>> Verde Valley Campus

>> 928-634-6544

>> tina_luffman at yc.edu

>>

>> *"Jackie Coelho" <jackie.coelho at gmail.com>*

>> Sent by: assessment-bounces at nifl.gov

>>

>> 02/05/2008 11:13 AM

>>

>> Please respond to

>> The Assessment Discussion List <assessment at nifl.gov>

>>

>> To

>>

>> "The Assessment Discussion List" <assessment at nifl.gov>

>>

>> cc

>>

>> Subject

>>

>> [Assessment 1108] Re: {Dangerous Content?} RE: No Questions or

>> Comments?!

>>

>>

>>

>>

>>

>>

>> Hi Tina,

>>

>> This has been researched already and is the basis for the arguement in

>> favor of bilingual education, a good idea that was not implemented in

>> the best way. For many years people have known that a good foundation

>> in literacy in the first language will facilitate learning in a second

>> or third language.

>>

>> Another interesting twist is the existence of languages that are not

>> written.

>>

>> Jackie

>>

>>

>> On 2/5/08, Tina_Luffman at yc.edu <Tina_Luffman at yc.edu> wrote:

>> > Hi list members,

>> >

>> > My experience teaching ELAA students in the GED class is similar to

>> that

>> of

>> > Gail. If the student has a solid educational background in the country

>> they

>> > came from in their native language, they tend to advance rather

>> quickly

>> and

>> > get their GED. Those coming with 6th grade educations from their

>> country

>> or

>> > lower tend to stay in the GED class for years and do not make much

>> > advancement.

>> >

>> > This experience relates well to research done among Native American

>> tribes

>> > teaching them English. Those Native Americans who were first taught

>> literacy

>> > skills in their own tongue learned English much quicker than those who

>> tried

>> > to learn literacy skills in English without that background in their

>> own

>> > tongue. I also found similar problems when I was learning Spanish. The

>> > concepts I could mentally translate from English to Spanish were much

>> easier

>> > to grasp and learn than those I didn't know in English. Perhaps this

>> is

>> > something deserving more research.

>> >

>> > Tina

>> > Tina Luffman

>> > Coordinator, Developmental Education

>> > Verde Valley Campus

>> > 928-634-6544

>> > tina_luffman at yc.edu

>> >

>> > -----assessment-bounces at nifl.gov wrote: -----

>> >

>> > To: "The Assessment Discussion List" <assessment at nifl.gov>

>> > From: "Gail Burnett" <gburnett at sanford.org>

>> > Sent by: assessment-bounces at nifl.gov

>> > Date: 02/04/2008 06:34PM

>> > Subject: [Assessment 1104] {Dangerous Content?} RE: No Questions or

>> > Comments?!

>> >

>> >

>> > Warning: This message has had one or more attachments removed

>> > Warning: (not named).

>> > Warning: Please read the "AttachmentWarning.txt" attachment(s) for

>> more

>> > information.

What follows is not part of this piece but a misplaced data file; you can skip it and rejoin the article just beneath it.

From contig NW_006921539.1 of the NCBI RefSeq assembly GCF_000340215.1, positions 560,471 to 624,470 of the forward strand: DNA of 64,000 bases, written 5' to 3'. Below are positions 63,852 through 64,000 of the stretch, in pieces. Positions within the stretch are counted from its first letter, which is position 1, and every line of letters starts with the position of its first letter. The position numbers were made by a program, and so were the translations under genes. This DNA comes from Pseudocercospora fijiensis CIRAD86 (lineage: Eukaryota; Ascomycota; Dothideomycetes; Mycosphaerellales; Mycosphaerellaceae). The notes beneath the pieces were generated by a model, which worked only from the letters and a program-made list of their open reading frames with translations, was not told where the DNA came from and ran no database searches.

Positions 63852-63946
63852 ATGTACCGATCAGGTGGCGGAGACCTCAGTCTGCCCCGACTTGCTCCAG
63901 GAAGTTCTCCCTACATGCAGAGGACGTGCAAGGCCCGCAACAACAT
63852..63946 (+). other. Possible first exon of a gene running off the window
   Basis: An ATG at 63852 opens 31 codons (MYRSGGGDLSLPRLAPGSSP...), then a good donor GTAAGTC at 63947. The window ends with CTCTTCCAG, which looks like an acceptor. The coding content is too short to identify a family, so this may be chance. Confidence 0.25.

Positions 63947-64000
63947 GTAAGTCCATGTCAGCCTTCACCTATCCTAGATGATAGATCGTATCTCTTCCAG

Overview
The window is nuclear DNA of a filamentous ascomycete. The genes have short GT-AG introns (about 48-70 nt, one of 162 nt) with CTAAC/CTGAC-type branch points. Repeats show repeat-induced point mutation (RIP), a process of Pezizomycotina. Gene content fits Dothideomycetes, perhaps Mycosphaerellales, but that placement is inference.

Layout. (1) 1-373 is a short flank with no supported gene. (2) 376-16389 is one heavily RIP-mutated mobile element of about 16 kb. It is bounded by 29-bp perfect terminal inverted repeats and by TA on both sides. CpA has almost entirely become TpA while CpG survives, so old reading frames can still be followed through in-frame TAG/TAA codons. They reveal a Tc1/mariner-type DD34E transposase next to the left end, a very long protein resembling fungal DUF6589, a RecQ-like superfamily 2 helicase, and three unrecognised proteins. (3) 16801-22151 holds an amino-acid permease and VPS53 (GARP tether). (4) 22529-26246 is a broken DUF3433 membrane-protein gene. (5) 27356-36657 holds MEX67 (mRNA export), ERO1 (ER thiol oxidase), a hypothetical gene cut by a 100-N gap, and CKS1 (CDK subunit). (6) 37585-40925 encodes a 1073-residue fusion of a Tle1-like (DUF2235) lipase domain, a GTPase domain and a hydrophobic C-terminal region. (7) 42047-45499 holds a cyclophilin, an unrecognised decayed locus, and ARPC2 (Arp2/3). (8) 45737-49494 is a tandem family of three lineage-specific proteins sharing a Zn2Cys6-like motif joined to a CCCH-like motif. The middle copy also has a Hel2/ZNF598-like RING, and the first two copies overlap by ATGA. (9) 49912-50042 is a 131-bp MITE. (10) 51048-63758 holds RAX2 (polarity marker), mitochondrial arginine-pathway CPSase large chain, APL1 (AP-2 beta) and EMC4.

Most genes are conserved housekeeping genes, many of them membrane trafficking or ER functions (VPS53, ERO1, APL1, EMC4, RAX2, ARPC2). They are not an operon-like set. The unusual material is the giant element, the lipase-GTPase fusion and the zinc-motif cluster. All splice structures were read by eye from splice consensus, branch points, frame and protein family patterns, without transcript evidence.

>> >

>> > In our small adult education program, my experience (just about three

>> years)

>> > is that students with solid educational backgrounds advance,

>> particularly if

>> > they're not working too many hours. Those who advance the slowest, if

>> at

>> > all, are immigrants who are barely literate in their first language. I

>> would

>> > say that lack of education is a bigger factor than lack of time; a

>> student

>> > who works full-time and is exhausted often will still succeed because

>> he/she

>> > is familiar with academic work, and is goal-oriented. What we do is

>> try

>> to

>> > get our low-level students to come up with goals, but that's a hard

>> concept

>> > in a second language.

>> >

>> > This does not mean that the factors mentioned in the research don't

>> play

>> a

>> > part, though. I'm one of those barely-trained teachers (transitioned

>> from

>> > another career, got trained mainly through workshops rather than

>> classes).

>> > My skill level very well may contribute to students' slow advancement.

>> It's

>> > hard for small adult education programs to get highly skilled ESL

>> teachers.

>> > The pay is low and there are no benefits. But my program is

>> encouraging

>> me

>> > to get extra training and has me on a plan of improvement. I think

>> we're

>> > making some progress.

>> >

>> > Does this address any of the issues? And am I submitting it right?

>> >

>> > ________________________________

>> >

>> > From: assessment-bounces at nifl.gov on behalf of Marie Cora

>> > Sent: Mon 2/4/2008 6:50 PM

>> > To: Assessment at nifl.gov

>> > Subject: [Assessment 1103] No Questions or Comments?!

>> >

>> >

>> > Hello everyone,

>> >

>> > I'm so surprised! No one has anything to comment on regarding your

>> > program's effectiveness at helping ESL students advance?? I was very

>> > curious to know if subscribers experience the same types of issues

>> that

>> Dr.

>> > Chisman and Dr. Crandall found in their research: a lack of intensity

>> of

>> > instruction/few protocols for transitioning students/few opportunities

>> for

>> > professional development.

>> >

>> > What are the issues in your program that you feel inhibit the ESL

>> student

>> > from advancing? What do you try to do about that?

>> >

>> > Please post your questions and comments now.

>> >

>> > Thanks!

>> >

>> > Marie Cora

>> > Assessment Discussion List Moderator

>> >

>> >

>> > Marie Cora

>> > marie.cora at hotspurpartners.com

>> > <mailto:marie.cora at hotspurpartners.com>

>> > NIFL Assessment Discussion List Moderator

>> > <marie.cora at hotspurpartners.com>

>> http://www.nifl.gov/mailman/listinfo/assessment

>> >

>> >

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--
JoAnn (Jodi) Crandall
Professor, Education Department
Director, Ph.D. Program in Language, Literacy & Culture
Coordinator, Peace Corps Master's International Program in ESOL/Bilingual
Education
University of Maryland, Baltimore County (UMBC)
1000 Hilltop Circle, Baltimore, MD 21250
ph: 410-455-2313/2376 fax: 410-455-8947/1880
email: crandall at umbc.edu
www.umbc.edu/llc/
www.umbc.edu/esol/
www.umbc.edu/esol/peacecorps.html